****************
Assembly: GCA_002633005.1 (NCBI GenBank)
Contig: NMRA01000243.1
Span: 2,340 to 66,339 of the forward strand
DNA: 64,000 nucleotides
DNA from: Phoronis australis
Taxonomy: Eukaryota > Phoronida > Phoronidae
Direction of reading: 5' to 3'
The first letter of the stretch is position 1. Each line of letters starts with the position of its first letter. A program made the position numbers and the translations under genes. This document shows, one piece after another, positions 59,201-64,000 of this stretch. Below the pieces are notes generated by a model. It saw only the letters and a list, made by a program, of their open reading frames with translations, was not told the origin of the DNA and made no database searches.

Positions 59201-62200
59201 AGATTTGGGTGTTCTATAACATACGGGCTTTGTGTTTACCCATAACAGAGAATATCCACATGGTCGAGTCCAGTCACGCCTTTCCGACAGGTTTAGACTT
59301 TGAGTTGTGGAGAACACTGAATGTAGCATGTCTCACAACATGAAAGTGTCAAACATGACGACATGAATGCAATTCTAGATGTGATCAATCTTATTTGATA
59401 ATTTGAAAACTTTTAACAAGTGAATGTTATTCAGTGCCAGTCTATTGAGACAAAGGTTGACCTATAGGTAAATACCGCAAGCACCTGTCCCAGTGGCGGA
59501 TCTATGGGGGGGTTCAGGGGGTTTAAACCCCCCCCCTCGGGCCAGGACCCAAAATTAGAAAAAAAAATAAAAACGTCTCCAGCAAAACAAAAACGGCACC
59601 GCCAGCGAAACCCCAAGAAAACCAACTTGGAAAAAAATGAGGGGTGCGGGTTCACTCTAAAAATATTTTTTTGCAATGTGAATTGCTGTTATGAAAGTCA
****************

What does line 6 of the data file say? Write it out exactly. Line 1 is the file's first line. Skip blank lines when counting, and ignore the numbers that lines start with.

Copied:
Taxonomy: Eukaryota > Phoronida > Phoronidae